The early nineties are an era that perhaps should be remembered more fondly by City fans than they are. We had a decent side under Steve Thompson, a team that went on a superb run late in 1991/92, setting us up as title challengers the season after.
It could be that period is forgotten because of the horror injuries suffered by key players which affected our form – the ACL wasn’t a well-known injury back then, but after Gazza did his in the FA Cup final, the public became more aware of what such an injury entailed. Not long afterwards, City suffered four to key players, and this was in the days of much smaller squads. It certainly took its toll.
Anyway, I’m getting ahead of myself. City were depleted in early 1992, but not because of ACL injuries. Going into the trip to Gillingham on February 29th, Jason Lee, Graham Bressington, and Paul Ward were all suspended. Paul Dobson and Keith Alexander were both injured, meaning manager Steve Thompson turned to an unfamiliar name to lead the attack – Jason Kabia. He had made his debut, albeit from the bench, as we drew 2-2 with Crewe the week before, but before that, Imps fans knew nothing of him. At the time, he was only a trialist, signed on a short-term deal.
Kabia came to the Imps courtesy of a recommendation by his brother Jim. Jim scored more than 100 goals during a spell with Boston United, and managed them for a short while, and he recommended his younger brother to Imps boss Thommo, a former teammate. Jason had an eclectic career prior to coming to Sincil Bank – he had appeared in Southern California for a South Orange Coast side, and then for Lyme Regis. He had been on Chesterfield’s books as a youngster, and represented Clipstone and Oakham prior to coming to the Bank, juggling that with his day job as a joiner.
“Jim arranged for me to have a trial in the (Lincoln) reserves,” he told the Echo at the time. “I’ve scored a few, then I got a bit of luck with injuries and suspensions at the club and got my chance in the first team.”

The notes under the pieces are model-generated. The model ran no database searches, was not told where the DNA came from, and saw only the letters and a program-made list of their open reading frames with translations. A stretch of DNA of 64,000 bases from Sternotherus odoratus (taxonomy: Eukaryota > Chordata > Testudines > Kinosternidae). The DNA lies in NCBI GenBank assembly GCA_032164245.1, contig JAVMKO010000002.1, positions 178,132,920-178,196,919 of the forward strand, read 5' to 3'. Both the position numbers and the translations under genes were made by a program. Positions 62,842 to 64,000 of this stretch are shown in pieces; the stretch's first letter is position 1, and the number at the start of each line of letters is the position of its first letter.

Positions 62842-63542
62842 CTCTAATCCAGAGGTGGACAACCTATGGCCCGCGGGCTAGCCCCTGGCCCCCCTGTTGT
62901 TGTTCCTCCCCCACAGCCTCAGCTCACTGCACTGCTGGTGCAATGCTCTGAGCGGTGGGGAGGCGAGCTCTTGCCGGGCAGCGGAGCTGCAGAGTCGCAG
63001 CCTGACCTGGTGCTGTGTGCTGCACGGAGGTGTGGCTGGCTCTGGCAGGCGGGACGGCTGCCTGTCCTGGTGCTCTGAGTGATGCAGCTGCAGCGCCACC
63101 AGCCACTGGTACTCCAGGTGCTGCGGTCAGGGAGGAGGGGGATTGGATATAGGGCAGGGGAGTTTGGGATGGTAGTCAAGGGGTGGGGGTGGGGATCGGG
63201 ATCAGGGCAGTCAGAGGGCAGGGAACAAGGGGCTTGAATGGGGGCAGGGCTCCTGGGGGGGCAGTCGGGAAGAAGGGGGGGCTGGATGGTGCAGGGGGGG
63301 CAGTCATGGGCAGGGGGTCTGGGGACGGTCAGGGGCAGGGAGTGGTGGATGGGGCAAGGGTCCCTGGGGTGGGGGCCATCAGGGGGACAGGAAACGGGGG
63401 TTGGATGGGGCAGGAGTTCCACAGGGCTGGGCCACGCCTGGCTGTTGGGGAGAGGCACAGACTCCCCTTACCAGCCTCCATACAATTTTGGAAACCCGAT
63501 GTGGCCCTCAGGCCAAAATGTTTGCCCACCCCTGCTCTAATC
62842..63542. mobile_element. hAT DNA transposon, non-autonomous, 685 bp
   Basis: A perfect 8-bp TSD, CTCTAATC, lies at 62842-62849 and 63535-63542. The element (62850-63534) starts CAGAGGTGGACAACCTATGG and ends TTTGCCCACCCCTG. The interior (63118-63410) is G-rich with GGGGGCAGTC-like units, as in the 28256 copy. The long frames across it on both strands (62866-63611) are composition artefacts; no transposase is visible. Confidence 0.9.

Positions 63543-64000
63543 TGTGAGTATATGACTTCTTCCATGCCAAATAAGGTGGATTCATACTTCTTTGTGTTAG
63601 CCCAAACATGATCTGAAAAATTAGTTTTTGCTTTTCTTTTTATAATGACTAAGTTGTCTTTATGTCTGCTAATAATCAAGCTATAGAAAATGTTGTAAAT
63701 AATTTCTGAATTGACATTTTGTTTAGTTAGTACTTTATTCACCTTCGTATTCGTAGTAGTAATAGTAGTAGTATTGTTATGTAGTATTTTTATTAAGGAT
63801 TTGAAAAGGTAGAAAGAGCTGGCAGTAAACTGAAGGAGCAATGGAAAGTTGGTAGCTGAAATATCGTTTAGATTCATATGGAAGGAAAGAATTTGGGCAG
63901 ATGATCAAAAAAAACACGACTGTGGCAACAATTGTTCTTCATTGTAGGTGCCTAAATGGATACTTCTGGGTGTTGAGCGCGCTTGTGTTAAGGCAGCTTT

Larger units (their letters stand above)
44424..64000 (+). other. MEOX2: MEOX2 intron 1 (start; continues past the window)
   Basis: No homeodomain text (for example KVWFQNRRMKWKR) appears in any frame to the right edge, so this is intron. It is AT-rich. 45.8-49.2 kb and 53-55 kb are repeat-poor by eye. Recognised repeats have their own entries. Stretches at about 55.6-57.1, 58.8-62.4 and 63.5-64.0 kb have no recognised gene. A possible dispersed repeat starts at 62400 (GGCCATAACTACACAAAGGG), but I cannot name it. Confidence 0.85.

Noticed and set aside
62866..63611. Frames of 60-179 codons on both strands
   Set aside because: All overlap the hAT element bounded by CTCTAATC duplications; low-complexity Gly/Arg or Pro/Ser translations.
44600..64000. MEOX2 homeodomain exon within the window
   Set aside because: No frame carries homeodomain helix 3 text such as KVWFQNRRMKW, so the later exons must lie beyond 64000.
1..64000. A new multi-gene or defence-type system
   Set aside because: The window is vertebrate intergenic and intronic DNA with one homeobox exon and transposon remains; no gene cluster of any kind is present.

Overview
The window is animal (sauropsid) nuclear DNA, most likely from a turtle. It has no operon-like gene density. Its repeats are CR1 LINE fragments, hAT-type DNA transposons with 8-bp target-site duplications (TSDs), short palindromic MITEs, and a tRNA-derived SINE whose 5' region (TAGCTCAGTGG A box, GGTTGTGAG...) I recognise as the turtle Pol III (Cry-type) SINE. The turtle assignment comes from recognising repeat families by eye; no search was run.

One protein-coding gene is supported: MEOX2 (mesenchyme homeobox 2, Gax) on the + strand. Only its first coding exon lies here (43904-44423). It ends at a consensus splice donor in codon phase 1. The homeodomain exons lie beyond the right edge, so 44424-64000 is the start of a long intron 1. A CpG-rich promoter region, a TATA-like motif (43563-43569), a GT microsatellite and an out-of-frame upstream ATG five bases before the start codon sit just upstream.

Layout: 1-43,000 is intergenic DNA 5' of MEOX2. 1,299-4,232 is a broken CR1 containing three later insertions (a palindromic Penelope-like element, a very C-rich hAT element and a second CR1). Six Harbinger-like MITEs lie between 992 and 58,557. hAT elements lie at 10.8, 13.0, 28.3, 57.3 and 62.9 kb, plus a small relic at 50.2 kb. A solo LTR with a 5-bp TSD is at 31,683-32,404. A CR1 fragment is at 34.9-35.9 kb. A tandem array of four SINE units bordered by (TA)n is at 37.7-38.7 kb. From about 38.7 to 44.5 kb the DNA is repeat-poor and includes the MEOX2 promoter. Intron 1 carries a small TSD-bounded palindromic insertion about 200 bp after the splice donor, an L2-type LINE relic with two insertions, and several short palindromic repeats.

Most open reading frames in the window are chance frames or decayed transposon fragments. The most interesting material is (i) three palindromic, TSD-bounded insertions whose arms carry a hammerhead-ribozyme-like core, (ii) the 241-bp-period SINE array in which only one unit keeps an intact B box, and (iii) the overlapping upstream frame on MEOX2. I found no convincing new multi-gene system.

That chance came at Preistfield against a slick Gillingham side. They had only lost once at home throughout the campaign and were expected to brush past City, without an away win since November. Kabia played up top with David Puttnam, Tony Lormor relegated to midfield, and it was Puttnam who gave the Imps the lead. Prolific striker Steve Lovell bagged a leveller, but the Gills looked ineffective and content with a draw.
I always chuckle when I hear Micah Richards talking about bursting onto the scene, but Kabia certainly did that. He had struggled in the first half (understandably, according to Echo reporter Chris Hutchings), and suddenly came to life in the second, finishing off a good team move for his first professional goal. He added a second quickly after, wriggling free of former Imp Alan Walker to give the Imps a 3-1 win. Boom, he’d burst onto the scene.
The cat was out of the bag, and the Imps had a new saviour during a time of injury crisis. He was given a one-and-a-half-year deal not long after and cemented his place in the squad. Kabia played in 15 matches, mostly from the start. When Jason Lee returned, they formed a partnership up top, and whilst the 22-year-old was a little naive at times, his enthusiasm certainly endeared him to supporters. He netted again as we beat Aldershot 3-0, only for the records to be expunged when they folded.
City had scored 24 goals in 28 matches prior to Kabia’s brace, but in the final 14 (that counted), we netted 26 (29 if you could include Aldershot, which we can’t). Kabia was part of an exciting strike force, and he bagged one more, as we hammered Chesterfield 5-1, finishing off a Matt Carmichael cross. Hopes were certainly high for the following season, for our young striker, and our promotion hopes.